Trump Administration Balks at Funding for Testing and C.D.C. in Virus Relief Bill

WASHINGTON — The Trump administration has balked at providing billions of dollars to fund coronavirus testing and shore up federal health agencies as the virus surges across the country, complicating efforts to reach agreement on the next round of pandemic aid.

Senate Republicans had drafted a proposal that would allocate $25 billion in grants to states for conducting testing and contact tracing, as well as about $10 billion for the Centers for Disease Control and Prevention and about $15 billion for the National Institutes of Health, according to a person familiar with the tentative plans, who cautioned that the final dollar figures remained in flux. They had also proposed providing $5.5 billion to the State Department and $20 billion to the Pentagon to help counter the virus outbreak and potentially distribute a vaccine at home and abroad.

But in talks over the weekend, administration officials instead pushed to zero out the funding for testing and for the nation’s top health agencies, and to cut the Pentagon funding to $5 billion, according to another person familiar with the discussions. The people asked for anonymity to disclose private details of the talks, which were first reported by The Washington Post.

The suggestions from the administration infuriated several Republicans on Capitol Hill, who saw them as tone deaf, given that more than 3.7 million people in the United States have been infected with the coronavirus and many states are experiencing spikes in cases.

Though few, if any, of the administration’s proposals are likely to be accepted by Senate Republicans, the disconnect reflects a deep rift between lawmakers who have come to see approving another robust coronavirus relief package as a public health and political imperative and a White House that has been reluctant to follow the lead of the C.D.C. or to assume responsibility for implementing a rigorous testing program across the country.

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Updated 2020-07-19T02:02:31.082Z

With unemployment benefits and a number of other aid measures included in the stimulus package set to expire at the end of the month, Congress is rushing to pull together the measure within the next two weeks.

The administration’s position presents an added complication to negotiations between Democrats, who are pressing for a more expansive aid bill, and Republicans, who hope to unveil a narrower opening offer for coronavirus relief as early as this week. The White House declined to comment, and a spokesman for the Treasury Department did not immediately respond to a request for comment.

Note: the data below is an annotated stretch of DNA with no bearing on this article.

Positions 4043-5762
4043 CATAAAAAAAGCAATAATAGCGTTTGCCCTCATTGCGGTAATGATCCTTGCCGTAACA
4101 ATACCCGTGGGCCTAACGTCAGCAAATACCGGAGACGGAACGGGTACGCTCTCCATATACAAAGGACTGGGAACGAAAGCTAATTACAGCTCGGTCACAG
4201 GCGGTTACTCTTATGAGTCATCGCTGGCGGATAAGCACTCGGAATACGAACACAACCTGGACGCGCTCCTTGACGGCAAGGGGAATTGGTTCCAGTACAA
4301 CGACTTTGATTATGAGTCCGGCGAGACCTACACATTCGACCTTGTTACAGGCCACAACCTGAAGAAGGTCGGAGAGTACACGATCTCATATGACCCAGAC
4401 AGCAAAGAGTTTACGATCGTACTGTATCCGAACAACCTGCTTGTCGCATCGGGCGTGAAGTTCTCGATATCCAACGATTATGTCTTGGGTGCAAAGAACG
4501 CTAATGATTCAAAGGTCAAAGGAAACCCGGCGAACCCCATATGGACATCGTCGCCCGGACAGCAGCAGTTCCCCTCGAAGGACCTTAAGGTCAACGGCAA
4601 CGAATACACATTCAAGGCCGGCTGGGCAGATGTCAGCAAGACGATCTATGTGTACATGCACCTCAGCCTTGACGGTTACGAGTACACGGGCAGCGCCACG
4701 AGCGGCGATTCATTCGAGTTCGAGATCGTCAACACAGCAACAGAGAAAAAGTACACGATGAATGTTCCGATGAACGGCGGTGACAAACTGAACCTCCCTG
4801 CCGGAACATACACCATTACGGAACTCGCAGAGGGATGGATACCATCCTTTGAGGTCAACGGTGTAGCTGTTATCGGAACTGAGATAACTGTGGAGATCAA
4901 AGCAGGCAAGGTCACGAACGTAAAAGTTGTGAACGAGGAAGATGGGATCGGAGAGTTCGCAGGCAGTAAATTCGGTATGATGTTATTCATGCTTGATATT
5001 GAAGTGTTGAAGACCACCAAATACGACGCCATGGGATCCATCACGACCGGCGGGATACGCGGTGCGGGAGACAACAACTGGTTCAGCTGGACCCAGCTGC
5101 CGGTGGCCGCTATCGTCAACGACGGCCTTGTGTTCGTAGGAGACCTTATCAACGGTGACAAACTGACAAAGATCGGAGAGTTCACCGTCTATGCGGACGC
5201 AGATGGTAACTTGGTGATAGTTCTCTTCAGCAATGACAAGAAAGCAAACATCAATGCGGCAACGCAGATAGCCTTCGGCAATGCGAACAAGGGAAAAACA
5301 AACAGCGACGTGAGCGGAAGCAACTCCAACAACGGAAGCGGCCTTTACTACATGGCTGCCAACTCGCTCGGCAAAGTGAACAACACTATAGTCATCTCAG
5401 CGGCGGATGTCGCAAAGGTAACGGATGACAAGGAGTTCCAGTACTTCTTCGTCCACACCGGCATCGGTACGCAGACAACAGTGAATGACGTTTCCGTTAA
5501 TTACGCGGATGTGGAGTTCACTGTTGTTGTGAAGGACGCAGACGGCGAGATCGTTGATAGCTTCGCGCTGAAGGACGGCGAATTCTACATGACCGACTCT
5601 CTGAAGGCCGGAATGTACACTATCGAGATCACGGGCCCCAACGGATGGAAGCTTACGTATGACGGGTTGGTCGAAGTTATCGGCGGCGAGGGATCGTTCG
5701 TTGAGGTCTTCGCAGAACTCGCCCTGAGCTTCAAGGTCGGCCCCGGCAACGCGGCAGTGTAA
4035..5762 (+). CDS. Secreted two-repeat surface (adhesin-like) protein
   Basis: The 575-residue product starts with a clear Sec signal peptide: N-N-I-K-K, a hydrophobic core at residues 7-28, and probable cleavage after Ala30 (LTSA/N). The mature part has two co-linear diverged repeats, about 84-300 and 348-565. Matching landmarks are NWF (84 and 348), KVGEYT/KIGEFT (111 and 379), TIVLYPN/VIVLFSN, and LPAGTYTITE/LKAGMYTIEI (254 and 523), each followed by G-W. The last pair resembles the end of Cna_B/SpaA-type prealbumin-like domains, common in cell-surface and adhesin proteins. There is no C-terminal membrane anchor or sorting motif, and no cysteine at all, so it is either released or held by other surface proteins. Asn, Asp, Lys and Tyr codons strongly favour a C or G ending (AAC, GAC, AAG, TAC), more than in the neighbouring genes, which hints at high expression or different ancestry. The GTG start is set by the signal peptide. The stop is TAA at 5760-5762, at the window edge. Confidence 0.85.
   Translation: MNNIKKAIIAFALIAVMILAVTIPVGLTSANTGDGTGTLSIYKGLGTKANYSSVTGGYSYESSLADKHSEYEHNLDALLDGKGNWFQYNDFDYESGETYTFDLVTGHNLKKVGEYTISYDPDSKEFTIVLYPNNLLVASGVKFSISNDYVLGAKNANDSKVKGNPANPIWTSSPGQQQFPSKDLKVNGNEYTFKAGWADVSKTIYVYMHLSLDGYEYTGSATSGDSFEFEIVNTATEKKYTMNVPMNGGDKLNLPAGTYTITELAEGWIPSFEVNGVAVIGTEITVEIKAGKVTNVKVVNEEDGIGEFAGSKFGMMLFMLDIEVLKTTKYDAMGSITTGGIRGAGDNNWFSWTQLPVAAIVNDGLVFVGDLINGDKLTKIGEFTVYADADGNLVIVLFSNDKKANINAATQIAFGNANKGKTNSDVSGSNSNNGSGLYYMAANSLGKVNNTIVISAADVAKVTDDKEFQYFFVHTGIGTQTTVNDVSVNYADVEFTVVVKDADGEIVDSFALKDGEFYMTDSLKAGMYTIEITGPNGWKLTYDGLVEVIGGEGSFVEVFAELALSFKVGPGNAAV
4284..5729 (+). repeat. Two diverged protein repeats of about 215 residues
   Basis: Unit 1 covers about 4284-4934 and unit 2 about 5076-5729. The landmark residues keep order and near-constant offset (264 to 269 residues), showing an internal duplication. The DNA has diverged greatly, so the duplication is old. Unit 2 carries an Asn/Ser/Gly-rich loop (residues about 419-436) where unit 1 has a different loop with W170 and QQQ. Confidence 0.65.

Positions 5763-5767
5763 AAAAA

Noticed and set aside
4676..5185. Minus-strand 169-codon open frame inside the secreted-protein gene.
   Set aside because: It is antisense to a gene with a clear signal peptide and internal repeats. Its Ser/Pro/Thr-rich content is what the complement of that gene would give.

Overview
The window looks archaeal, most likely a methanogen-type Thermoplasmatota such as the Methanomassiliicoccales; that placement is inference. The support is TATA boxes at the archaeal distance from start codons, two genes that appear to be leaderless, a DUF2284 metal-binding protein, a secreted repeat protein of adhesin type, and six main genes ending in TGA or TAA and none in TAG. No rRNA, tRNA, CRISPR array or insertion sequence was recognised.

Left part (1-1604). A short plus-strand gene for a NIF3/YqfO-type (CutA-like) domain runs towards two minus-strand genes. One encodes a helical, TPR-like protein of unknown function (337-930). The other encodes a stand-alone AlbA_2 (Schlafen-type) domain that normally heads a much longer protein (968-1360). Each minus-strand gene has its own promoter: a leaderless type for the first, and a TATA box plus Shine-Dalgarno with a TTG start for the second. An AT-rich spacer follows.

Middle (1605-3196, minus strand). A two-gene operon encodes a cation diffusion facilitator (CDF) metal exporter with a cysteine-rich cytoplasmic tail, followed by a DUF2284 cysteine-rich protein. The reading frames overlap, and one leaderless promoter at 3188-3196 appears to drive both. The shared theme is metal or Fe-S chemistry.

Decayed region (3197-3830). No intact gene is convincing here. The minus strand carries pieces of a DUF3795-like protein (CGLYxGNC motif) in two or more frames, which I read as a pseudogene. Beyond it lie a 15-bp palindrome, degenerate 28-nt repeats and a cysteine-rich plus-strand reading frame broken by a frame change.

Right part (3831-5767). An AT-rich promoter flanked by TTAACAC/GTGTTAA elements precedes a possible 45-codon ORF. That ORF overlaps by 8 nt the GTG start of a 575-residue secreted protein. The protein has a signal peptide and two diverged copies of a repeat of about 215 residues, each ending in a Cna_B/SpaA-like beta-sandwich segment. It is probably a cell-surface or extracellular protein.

After approving more than $3 trillion in economic relief over the last four months, the package to be considered this month is expected to be the last sweeping coronavirus relief legislation that Congress will consider before the November election.

Mark Meadows, the White House chief of staff, and Steven Mnuchin, the Treasury secretary, are expected to take the lead on negotiations for the White House.

Even though Senator Mitch McConnell, Republican of Kentucky and the majority leader, is moving to introduce his own measure as early as this week, some Republicans remain skeptical that another coronavirus package is even needed, arguing that some of the aid approved in the stimulus law enacted in March has yet to be spent.

Both parties remain far apart on a number of critical policy areas, including whether to maintain expanded the unemployment insurance benefits, which include an additional $600 per week. Democrats have said they will accept no less than the $3 trillion proposal House Democrats pushed through their chamber in May, while Republicans are eyeing closer to $1 trillion in new spending and aim to prioritize “kids, jobs, health care and liability protection,” according to Mr. McConnell.

But the suggestions from the administration, according to two officials familiar with them, also included funding priorities unrelated to the spread of the coronavirus, including constructing a new building for the F.B.I., a longtime priority for President Trump. The administration also suggested eliminating a proposed $2 billion allocated to the Indian Health Service, which is responsible for providing medical care to more than half of the nation’s tribal citizens and Alaska Natives, who have been devastated by the pandemic and are particularly vulnerable to the virus.

Left relatively unscathed, according to one official, was nearly $3 billion set aside for the Department of Homeland Security and close to $17 billion proposed for agriculture programs. Some senators are pushing to allocate even more aid for farmers and agriculture programs.

A senior administration official, speaking on condition of anonymity, said on Saturday that discussions were just beginning and that the White House’s team remained committed to ensuring “appropriate levels across all agencies to address this crisis.”

Led by Mr. Trump, the White House has also pushed for the inclusion of a payroll tax cut and tax deductions for dining and entertainment expenses, though members of both parties have been cool to the idea. It is unclear whether administration officials were continuing to push for such provisions in the opening proposal from Senate Republicans.

Katie Rogers and Alan Rappeport contributed reporting.

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